The state government has contracted Deloitte and AECOM to undertake studies on shipping volumes and traffic flows that will be pivotal to its Westport outer harbour project.
Deloitte won a $224,000 contract this month to update trade forecasts and scenarios for Fremantle, Kwinana and Bunbury ports.
The appointment will enable Deloitte to build on the work it undertook (with Rothschild) as financial adviser on the Barnett government’s planned sale of Fremantle harbour.
Its analysis will be used by the Westport taskforce, which is evaluating when the existing ‘inner harbour’ at Fremantle will reach capacity.
Aecom has been contracted to study planning constraints associated with Rowley Road, Anketell Road and Thomas Road, which have long been identified as likely freight links to the planned container port.
Westport taskforce chair Nicole Lockwood said the two studies would feed into a public report due in October, mapping out options for the outer harbour.
The inner harbour’s capacity was for many years considered to be 1.2 million containers, measured as twenty-foot equivalent units (TEUs).
In the mid 2000s, when the last round of detailed planning for an outer harbour was undertaken, it was anticipated the inner harbour would reach capacity by about 2015.
However, shipping volumes have grown much less than expected, totalling just 716,000 TEUs last year, while the inner harbour’s capacity is now generally considered to be larger than previously thought.
“Capacity is limited not by the wharf but by access in and out,” Ms Lockwood said.
In this regard, she said the proportion of inner harbour freight carried on rail (rather than road) had increased to 18 per cent, after the state government increased its subsidy for rail.
This is the highest level achieved, up from a previous maximum of 15 per cent.
Rail freight movements at the inner harbour face several constraints, most notably including the Swan River rail bridge being used primarily for passenger trains.
Ms Lockwood said forecasting shipping volumes at Fremantle, Kwinana and Bunbury was challenging, with the rapid growth in lithium exports an example of how the picture could change.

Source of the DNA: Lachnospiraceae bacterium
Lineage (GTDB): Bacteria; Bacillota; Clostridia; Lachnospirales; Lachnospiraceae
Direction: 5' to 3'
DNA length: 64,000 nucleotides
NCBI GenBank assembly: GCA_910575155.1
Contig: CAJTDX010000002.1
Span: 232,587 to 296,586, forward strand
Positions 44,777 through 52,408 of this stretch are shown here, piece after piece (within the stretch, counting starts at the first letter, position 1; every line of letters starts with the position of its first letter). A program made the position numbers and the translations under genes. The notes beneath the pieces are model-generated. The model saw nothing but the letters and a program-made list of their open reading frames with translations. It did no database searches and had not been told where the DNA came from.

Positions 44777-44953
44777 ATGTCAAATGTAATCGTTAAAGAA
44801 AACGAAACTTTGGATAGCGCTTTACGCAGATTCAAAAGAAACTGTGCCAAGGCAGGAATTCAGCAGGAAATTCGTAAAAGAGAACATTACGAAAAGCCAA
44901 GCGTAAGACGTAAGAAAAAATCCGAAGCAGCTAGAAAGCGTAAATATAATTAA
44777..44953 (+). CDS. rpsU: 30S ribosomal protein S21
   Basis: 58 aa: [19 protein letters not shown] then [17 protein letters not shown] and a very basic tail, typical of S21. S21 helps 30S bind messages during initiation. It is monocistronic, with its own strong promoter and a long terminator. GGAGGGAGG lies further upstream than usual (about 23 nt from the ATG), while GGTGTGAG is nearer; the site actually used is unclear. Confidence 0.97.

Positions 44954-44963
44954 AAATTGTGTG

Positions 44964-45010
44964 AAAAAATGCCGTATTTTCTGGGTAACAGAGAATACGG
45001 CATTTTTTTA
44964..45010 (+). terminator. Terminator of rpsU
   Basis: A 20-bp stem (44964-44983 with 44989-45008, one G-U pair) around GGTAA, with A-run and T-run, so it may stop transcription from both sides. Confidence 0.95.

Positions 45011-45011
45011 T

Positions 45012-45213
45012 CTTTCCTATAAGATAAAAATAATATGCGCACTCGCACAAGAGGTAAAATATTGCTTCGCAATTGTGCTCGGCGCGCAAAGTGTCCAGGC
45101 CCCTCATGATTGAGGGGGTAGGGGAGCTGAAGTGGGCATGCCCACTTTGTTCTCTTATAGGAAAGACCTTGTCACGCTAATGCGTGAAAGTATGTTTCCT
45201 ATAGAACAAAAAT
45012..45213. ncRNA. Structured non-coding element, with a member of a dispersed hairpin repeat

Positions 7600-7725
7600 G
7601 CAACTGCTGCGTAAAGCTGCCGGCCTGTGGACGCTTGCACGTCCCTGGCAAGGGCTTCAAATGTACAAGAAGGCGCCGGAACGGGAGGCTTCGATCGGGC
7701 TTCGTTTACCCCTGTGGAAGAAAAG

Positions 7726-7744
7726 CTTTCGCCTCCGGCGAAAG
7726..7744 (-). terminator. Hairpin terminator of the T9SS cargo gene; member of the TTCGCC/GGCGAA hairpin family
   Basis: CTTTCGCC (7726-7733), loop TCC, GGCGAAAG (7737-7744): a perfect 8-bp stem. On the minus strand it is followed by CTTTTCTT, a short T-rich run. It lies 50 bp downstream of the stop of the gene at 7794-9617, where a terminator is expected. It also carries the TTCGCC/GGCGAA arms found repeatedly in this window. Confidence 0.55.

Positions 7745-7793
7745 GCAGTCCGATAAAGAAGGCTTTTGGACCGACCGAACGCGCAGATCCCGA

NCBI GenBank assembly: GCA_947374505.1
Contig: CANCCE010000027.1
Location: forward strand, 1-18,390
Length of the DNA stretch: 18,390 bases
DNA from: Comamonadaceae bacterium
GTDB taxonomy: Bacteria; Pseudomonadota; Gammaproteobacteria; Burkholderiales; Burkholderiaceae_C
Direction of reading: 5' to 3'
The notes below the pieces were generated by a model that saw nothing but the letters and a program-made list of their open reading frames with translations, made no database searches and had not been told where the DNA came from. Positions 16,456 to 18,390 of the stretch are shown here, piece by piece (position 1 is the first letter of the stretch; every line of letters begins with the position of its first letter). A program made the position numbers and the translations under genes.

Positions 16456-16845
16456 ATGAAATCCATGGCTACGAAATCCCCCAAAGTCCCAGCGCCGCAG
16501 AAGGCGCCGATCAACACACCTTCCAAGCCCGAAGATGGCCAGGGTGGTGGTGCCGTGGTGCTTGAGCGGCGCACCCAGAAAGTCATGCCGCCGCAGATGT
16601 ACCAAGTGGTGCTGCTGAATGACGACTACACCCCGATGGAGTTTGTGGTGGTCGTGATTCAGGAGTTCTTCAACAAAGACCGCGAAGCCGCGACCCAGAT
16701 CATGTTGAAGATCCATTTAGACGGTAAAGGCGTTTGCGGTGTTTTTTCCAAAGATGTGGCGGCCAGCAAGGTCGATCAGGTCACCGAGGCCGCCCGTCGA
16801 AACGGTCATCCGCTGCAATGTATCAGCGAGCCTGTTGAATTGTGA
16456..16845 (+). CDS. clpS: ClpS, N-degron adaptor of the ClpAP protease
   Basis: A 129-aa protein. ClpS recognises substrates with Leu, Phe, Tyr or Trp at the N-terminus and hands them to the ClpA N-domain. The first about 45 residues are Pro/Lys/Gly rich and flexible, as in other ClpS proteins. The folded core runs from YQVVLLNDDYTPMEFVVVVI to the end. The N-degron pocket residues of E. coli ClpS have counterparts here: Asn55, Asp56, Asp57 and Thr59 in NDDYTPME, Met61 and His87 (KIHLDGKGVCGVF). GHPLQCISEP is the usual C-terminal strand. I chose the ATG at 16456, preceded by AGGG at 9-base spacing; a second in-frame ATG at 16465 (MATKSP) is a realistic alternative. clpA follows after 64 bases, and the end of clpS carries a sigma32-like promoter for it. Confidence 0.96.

The iron ore sector provides another example. Perth company Mineral Resources exported 3.2 million tonnes of iron ore through Kwinana bulk terminal in the year to June 30, but is planning to use Esperance port in future.
“We need the evidence to be as current as can possibly be,” Ms Lockwood said.
She noted the Westport taskforce had a 50-year time horizon, and had included Bunbury in its analysis to reflect expected population growth in the state’s South West.
Whenever a new container port is built at Kwinana, either Rowley Road or Anketell Road (which runs into Thomas Road) will need to be upgraded to serve as the major freight link to Tonkin Highway and the Kewdale industrial area.
“We will be looking at the capacity to upgrade either or both of those roads,” Ms Lockwood said.
The answer will depend on the preferred port configuration, judging by the two options released in July 2007 after detailed studies.
One was an island port about one kilometre offshore, linked by a bridge to an extension of Rowley Road.
The second was a land-backed facility further south at James Point, with a freight link via Anketell Road.
The latter option has become more likely after private company James Point Pty Ltd, which held the rights to build a port at James Point, halted its development plans.
Deloitte’s Westport contract is one of several it has won this year for work on big infrastructure projects.
It has been contracted to prepare business cases for the Morley to Ellenbrook rail line as well as rail upgrades at Midland, where the government plans to build a new station and extend the line to Bellevue.
Aecom has been contracted to prepare engineering design studies on the Midland project.
Meanwhile, the Department of Transport has contracted two firms to assist with community consultation on Westport, with CGM Communications awarded a $147,000 contract in June and Hunter Communications a $52,000 contract in May.